(AM Opinion) — I’m not a user of Facebook or Twitter anymore, but there was a time when I would use these platforms to engage in meaningful discussions with all manner of political commentators.
Those of you who follow alternative media have likely come across independent journalists Vanessa Beeley and Eva Bartlett, both of whom I have had the pleasure of being blocked by on both social media platforms mentioned above.
Bartlett promptly blocked me on Twitter after I once asked her why she is so obsessed with the White Helmets. And honestly, I wouldn’t have even known who the White Helmets were if Bartlett and Beeley didn’t harp on about them so much.
Beeley, on the other hand, initially sent me a Facebook friend request when I first commented on one of her posts, but then quickly retracted that request when she realized I was actually questioning her stance. (Or perhaps she sent the initial request as a mistake—who knows, who cares?)
I recall one such incident in which Beeley slammed the US for failing to attack hospitals in Syria on Facebook. I responded with something to the effect of: “you are not supposed to attack hospitals under international law.” She took some serious issue with my line of thought, claiming at least twice that I was a neocon throughout the exchange.
For the record, I am not a neocon. I am a staunch anti-war activist, writer and lawyer. But being anti-war doesn’t mean I have to equate opposing the crimes of the US-NATO war machine with the loving acceptance of everything done by those arch-rivals the US-NATO foreign policy seeks to unseat.
Syria’s Bashar Al-Assad is a prime example of this. According to an investigative piece by journalist Nafeez Ahmed, a leaked private conversation between Beeley and a fellow activist illustrated that she was willing to actively conceal and deny the Syrian government’s war crimes—including torture. In response to Ahmed’s article, Beeley has often attacked his credibility on Twitter. And yet again, the essence of her attack can be boiled down to the “you are effectively toeing NATO line” argument.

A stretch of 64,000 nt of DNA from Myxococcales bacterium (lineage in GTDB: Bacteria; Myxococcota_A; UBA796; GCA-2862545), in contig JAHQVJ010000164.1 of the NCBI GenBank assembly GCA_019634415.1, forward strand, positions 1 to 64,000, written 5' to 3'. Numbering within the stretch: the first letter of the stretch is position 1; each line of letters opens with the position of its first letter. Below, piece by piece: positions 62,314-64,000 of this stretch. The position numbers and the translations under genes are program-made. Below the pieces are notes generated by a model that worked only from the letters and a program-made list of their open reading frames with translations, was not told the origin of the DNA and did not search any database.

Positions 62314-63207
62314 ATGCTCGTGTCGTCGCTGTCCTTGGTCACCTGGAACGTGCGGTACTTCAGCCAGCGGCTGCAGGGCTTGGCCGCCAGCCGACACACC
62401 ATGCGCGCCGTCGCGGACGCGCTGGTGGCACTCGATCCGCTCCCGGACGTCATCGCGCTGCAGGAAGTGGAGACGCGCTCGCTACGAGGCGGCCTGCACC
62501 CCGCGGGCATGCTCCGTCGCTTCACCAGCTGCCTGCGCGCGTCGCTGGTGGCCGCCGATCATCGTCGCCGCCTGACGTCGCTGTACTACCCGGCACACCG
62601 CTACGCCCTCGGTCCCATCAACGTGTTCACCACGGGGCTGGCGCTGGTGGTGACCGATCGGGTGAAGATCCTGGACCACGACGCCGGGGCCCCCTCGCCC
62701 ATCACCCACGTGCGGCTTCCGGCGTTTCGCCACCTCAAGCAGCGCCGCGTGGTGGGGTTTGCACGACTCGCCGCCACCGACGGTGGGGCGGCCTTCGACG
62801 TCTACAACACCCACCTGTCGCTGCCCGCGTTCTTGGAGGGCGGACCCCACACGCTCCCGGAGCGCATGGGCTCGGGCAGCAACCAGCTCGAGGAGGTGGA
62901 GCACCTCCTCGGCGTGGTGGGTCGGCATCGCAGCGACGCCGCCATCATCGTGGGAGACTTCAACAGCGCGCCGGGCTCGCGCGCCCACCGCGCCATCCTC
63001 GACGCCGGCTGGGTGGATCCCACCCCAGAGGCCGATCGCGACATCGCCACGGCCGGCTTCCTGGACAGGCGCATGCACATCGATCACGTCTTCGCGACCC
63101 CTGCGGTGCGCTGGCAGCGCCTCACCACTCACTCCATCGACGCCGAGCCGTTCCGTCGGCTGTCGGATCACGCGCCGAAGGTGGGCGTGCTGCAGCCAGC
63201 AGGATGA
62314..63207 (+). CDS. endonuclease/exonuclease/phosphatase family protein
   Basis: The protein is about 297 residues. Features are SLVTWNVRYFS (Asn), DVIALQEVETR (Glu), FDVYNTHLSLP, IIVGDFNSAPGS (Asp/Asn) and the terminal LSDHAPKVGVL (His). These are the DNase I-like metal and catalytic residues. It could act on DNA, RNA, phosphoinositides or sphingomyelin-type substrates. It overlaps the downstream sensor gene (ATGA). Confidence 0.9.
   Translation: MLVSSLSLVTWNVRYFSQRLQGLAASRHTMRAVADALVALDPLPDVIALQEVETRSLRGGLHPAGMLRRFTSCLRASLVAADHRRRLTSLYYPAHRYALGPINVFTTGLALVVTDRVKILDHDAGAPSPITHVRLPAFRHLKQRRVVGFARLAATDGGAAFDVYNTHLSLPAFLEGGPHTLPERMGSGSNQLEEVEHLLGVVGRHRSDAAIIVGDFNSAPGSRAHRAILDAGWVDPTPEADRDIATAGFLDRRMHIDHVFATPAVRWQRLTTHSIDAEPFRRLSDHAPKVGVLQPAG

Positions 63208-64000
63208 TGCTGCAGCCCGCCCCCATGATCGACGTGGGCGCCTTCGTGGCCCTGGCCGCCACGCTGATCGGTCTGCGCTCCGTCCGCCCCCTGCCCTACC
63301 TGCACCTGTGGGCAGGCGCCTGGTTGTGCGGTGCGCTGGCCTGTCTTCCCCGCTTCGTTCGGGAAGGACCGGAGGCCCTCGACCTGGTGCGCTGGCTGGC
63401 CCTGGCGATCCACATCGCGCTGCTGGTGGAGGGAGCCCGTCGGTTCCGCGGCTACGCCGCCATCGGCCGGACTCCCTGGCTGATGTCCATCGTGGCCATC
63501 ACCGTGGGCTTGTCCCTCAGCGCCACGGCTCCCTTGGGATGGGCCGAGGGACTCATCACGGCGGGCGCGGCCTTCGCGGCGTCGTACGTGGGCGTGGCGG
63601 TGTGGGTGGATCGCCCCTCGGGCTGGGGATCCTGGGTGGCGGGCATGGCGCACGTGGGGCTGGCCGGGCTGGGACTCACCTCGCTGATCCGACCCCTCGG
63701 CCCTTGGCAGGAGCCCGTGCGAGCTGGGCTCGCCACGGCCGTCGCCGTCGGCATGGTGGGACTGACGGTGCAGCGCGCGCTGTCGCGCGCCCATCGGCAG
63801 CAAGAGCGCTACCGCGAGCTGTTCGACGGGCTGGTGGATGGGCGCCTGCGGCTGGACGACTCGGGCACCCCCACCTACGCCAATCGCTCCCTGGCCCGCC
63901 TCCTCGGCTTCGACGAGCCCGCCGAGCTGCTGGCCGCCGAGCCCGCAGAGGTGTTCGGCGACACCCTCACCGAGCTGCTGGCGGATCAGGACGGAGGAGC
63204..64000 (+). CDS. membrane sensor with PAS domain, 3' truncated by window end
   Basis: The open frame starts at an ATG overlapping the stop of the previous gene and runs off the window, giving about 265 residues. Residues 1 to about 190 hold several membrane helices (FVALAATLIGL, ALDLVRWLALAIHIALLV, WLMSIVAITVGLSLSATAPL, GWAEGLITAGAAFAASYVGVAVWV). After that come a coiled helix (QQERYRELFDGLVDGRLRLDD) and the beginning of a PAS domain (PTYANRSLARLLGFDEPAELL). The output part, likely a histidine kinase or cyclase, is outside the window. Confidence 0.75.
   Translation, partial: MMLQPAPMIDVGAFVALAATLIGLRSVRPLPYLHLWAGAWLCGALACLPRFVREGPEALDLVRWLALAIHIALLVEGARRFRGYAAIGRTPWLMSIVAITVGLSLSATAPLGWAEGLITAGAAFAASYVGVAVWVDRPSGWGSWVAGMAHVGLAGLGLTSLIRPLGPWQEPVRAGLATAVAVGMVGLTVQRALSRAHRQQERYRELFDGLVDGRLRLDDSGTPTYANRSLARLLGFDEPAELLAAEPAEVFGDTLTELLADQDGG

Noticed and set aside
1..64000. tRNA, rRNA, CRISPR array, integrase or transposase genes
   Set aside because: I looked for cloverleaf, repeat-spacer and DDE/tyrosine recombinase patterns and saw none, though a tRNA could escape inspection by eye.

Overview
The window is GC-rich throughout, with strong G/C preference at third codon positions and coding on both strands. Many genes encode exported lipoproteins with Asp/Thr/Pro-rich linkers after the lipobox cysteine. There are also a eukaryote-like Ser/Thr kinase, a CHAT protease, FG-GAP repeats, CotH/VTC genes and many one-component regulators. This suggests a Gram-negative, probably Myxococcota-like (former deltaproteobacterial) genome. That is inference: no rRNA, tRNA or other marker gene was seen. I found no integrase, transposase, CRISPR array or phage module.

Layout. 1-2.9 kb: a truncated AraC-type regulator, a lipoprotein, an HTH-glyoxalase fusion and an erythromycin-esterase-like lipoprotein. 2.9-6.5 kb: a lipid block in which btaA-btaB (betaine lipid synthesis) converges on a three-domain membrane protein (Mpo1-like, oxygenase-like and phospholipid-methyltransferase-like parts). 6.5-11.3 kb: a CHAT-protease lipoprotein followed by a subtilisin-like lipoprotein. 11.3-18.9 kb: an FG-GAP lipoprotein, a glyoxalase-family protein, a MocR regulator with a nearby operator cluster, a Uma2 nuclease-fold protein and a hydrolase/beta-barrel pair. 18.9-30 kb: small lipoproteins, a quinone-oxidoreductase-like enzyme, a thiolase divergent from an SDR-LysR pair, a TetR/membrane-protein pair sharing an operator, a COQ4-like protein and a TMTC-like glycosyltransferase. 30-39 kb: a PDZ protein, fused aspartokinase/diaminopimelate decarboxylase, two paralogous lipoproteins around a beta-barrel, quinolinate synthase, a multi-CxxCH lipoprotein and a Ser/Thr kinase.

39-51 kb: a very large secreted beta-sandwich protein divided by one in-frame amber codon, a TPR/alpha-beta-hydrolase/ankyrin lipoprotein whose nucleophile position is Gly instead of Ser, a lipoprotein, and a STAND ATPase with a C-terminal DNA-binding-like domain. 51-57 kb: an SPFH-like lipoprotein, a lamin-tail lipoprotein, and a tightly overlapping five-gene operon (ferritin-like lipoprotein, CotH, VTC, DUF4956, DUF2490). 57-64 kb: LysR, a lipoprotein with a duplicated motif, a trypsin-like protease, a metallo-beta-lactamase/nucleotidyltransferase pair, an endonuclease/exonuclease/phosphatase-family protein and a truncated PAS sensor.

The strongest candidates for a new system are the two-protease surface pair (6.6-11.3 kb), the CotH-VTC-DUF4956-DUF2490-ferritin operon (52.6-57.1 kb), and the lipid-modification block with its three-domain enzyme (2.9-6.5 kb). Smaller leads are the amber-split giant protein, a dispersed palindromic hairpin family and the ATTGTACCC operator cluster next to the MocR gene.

In all honesty, this is not an argument. It is entirely possible—and incredibly rational—to criticize NATO without justifying the criminal actions of another government. That’s what independent journalism is—we are supposed to be objective.
I don’t always agree with journalist George Monbiot, but when a Twitter user challenged him to follow“independent journalist” Vanessa Beeley, Monbiot aptly said Beeley “is neither independent nor a journalist.”
Seriously, Beeley once put up a social media post of herself standing alongside Assad, which she captioned as her “proudest moment.” If I put a photo of myself on Facebook standing next to George W. Bush and captioned it as my proudest moment—all the while dedicating an entire career to defending every allegation against him—no journalist outside of Fox News would take me seriously. And rightly so.
Beeley’s latest Facebook attack on journalist Max Blumenthal is no different. She is actively criticizing one of the more prominent anti-war voices in the independent media for not being pro-Assad enough. Bear in mind that just a few weeks ago, Blumenthal was being condemned by corporate media pundits for “prancing around Syria on a government luxury tour, posting tourist photos near torture centers, and mocking Syrian refugees who can never return to their country without risking being tortured to death.” In other words, “some Goebbels shit.”
All things considered, Blumenthal’s coverage of Syria following his trip is reasonably balanced. But according to Beeley, Blumenthal is no more than a “gatekeeper.” The idea that you should never say anything critical of Assad—or any government opposed to the US—is not just ludicrous, but it just plainly requires you to ignore every single piece of history we have about the Assad family. Even prior to the 2011 Syrian war the allegations against Assad’s rule were rampant.
Being anti-war does not mean being in favor of war when done by a government you approve of. It means being anti-war. Period. There is a difference between saying that the Syrian government has a legal right to defend itself from a foreign-backed jihadist insurgency and saying: I totally support and endorse all actions done by said government within that framework—and in some cases, flat-out deny them.
If we want to the anti-war movement to be taken seriously, we have to do better. We have to be truly anti-war, regardless of the players. And we have to unite on that basic premise because, for a movement to be successful, we need unity not division, in what is already an incredibly divisive political landscape. A movement seeking to upturn something as monumental and powerful as war simply cannot afford to waste time on in-fighting and unproductive criticisms of others, such as what are currently seeing with Bartlett and Beeley’s attack on Blumenthal.
It’s no secret that the anti-war movement is struggling. To grow, to spur change, and to be effective we need independent journalists on our side that are truly independent and boldly anti-war and who aren’t afraid to call it like it is.
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